Australian Citizens Party Citizens Taking Responsibility



Energy policy rebellion goes nuclear

Growing support for nuclear power in the Australian parliament is challenging the establishment political parties—the Liberal/National Coalition and Labor Party—whose leadership have long dismissed this high energy density alternative for power generation. Two thirds of Coalition backbenchers now support lifting the nuclear power ban, and several voices in Labor also agree. In addition, Australian Workers’ Union secretary Daniel Walton continues his years-long campaign to support domestic nuclear power.

While Australia doesn’t have nuclear power plants, a much poorer country, Bangladesh, has two under construction, including this one, Rooppur 1. Photo: Facebook

he nuclear debate comes in the context of the government’s Clean Energy Finance Corporation Amendment (Grid Reliability Fund) Bill 2020 which amends the Clean Energy Finance Corporation Act 2012 to establish a $1 billion Grid Reliability Fund. The bill expands the scope of “low-emission technology” so certain types of gas-fired electricity generation will be included in the energy technology mix. Member for New England Barnaby Joyce issued an amendment to include High Efficiency Low Emissions (HELE) coal-fired power stations that have an emissions intensity of less than 80 per cent of the existing generation system.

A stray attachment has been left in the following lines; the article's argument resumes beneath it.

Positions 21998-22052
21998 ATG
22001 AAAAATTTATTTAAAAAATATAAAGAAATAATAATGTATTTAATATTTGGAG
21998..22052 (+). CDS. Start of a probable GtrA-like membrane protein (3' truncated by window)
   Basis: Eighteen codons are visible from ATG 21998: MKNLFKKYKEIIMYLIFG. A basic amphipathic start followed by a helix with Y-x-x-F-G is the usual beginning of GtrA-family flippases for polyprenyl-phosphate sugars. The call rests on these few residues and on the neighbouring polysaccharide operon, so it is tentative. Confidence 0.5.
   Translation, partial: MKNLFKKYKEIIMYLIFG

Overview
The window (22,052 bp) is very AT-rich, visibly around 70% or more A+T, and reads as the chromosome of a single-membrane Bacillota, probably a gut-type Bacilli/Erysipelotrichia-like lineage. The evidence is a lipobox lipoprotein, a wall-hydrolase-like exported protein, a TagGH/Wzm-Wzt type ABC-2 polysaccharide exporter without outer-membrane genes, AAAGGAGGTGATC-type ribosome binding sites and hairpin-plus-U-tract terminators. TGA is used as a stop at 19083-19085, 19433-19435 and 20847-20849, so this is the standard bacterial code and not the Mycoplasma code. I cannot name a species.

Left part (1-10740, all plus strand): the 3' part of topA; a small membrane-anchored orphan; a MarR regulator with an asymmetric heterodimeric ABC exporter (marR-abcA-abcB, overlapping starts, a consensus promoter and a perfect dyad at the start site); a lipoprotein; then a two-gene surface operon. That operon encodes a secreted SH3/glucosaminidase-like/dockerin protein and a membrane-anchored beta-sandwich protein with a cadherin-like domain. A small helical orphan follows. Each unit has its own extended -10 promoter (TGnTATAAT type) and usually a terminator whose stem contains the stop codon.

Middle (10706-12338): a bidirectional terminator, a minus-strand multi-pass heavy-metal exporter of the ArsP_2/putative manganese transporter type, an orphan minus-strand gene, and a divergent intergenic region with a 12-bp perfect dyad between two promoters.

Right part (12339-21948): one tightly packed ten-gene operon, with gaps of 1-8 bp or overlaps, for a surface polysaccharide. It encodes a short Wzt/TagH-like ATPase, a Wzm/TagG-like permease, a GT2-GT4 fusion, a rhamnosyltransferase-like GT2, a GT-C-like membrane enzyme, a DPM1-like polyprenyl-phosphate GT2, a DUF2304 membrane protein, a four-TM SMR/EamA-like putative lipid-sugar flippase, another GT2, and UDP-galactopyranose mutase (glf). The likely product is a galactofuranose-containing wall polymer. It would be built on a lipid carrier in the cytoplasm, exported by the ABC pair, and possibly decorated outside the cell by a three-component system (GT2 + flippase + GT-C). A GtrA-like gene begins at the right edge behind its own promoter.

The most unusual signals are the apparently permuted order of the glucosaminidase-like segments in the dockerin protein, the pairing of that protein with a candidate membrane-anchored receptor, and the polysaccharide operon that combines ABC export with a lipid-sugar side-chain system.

On 18 February, the Nationals Senate Team decided to move additional amendments to support nuclear power, carbon capture and storage and HELE power stations. NSW Senator Perin Davey said, “it is blindly hypocritical to preach net zero and block a zero-emission technology that can meet base load power requirements consistently and reliably—nuclear.” This move puts pressure on Nationals leader Michael McCormack, who has previously reverted to the standard government line that “nuclear power isn’t on the table”.

On the same day as the Nationals’ pro-nuclear amendment, the Australian reported that Labor senators Raff Ciccone and Alex Gallacher say their party should reconsider its long-term opposition to nuclear energy at next month’s national conference. Senator Gallacher said it would make “perfect sense” to lift the ban on nuclear power. “If you want to advance the climate change agenda, you need firming power and nuclear should be in the mix”, he said. Labor MP Joel Fitzgibbon also came out strongly supporting nuclear power in January (“Labor leaders expose ‘renewables’ folly”, AAS, 17 Feb. 2021).

Opposition to nuclear ignores reality

Despite several Labor MPs publicly supporting nuclear power, party leader Anthony Albanese accused the Coalition of “more chaos” in energy policy following the Nationals Senate Team amendments for clean energy definitions. He said that he’s “not a supporter of nuclear energy in Australia because it doesn’t stack up. There have been numerous reports, occasionally you’ll get opinion pieces … suggesting this, and no serious propositions have ever come forward on it”, he told reporters in Canberra.